The Toymaker at TWAS

Arvind Gupta with his toys (http://www.arvindguptatoys.com/)

“I am a toymaker,” Arvind Gupta cheerfully introduces himself. Gupta, one of India’s leading science popularisers, is being modest. This ex-alumni of Indian Institute of Technology (IIT), Kanpur, in fact, received a TWAS-ROCASA (Regional Office for Central and South Asia) regional prize on the opening day (18 October) of the TWAS annual meeting. Gupta, a former electrical engineer, has been making toys for the past 25 years and his students science centre  operates from the campus of the Inter University Centre for Astronomy and Astrophysics (IUCAA), Pune.

Gupta’s passion is toys, more so toys made from trash. He believes the best thing a child can do with a toy is to break it (“children are the last curious cats we have,” he says). In fact, I would urge you to check out his toys website: http://www.arvindguptatoys.com/toys.html.

So what have toys got to do with a meeting of serious and senior scientists? For one, Gupta’s passion for science popularisation is winning accolades both nationally and now internationally. As he told me over dinner last night, there are thousands of bright, inquisitive young minds in developing countries, for whom poverty is the major barrier to a decent education. Their poverty keeps them out of the exciting pursuit of their scientific curiosity and learning as they cannot afford fancy science books or have access to nice school laboratories the urban elite’s children enjoy.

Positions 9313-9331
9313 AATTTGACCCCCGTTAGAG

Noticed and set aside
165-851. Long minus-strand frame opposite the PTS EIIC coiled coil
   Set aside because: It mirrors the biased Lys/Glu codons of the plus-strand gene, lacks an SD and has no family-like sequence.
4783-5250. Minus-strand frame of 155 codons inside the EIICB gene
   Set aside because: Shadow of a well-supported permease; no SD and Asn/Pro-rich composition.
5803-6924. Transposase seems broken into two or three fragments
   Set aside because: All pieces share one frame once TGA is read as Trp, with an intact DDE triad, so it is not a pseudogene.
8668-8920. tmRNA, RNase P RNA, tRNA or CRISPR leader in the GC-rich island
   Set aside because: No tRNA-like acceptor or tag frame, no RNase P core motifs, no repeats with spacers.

This is where Gupta steps in. His technique of using toys to explain science covers topics from astronomy to beginner’s biology, pressure, light, electricity, magnetism, even ‘Newton Unplugged’ and many more.

Gupta is also a staunch believer in ‘copy left’ philosophy (in which authors forgo copyrights and make their work freely accessible to all.) His website hosts a collection of 2500 science books — his and those that he simply buys and puts up on his website. They have been translated into 13 Indian languages so that poor students in remote areas with no access to well equipped public libraries can read them. As he explains to the original authors, what matters is that their books are being read by hundreds of thousands of poor children with an interest in science. And they end up agreeing with him!!

May Gupta’s tribe increase.

T V Padma, South Asia Regional Coordinator, SciDev.Net

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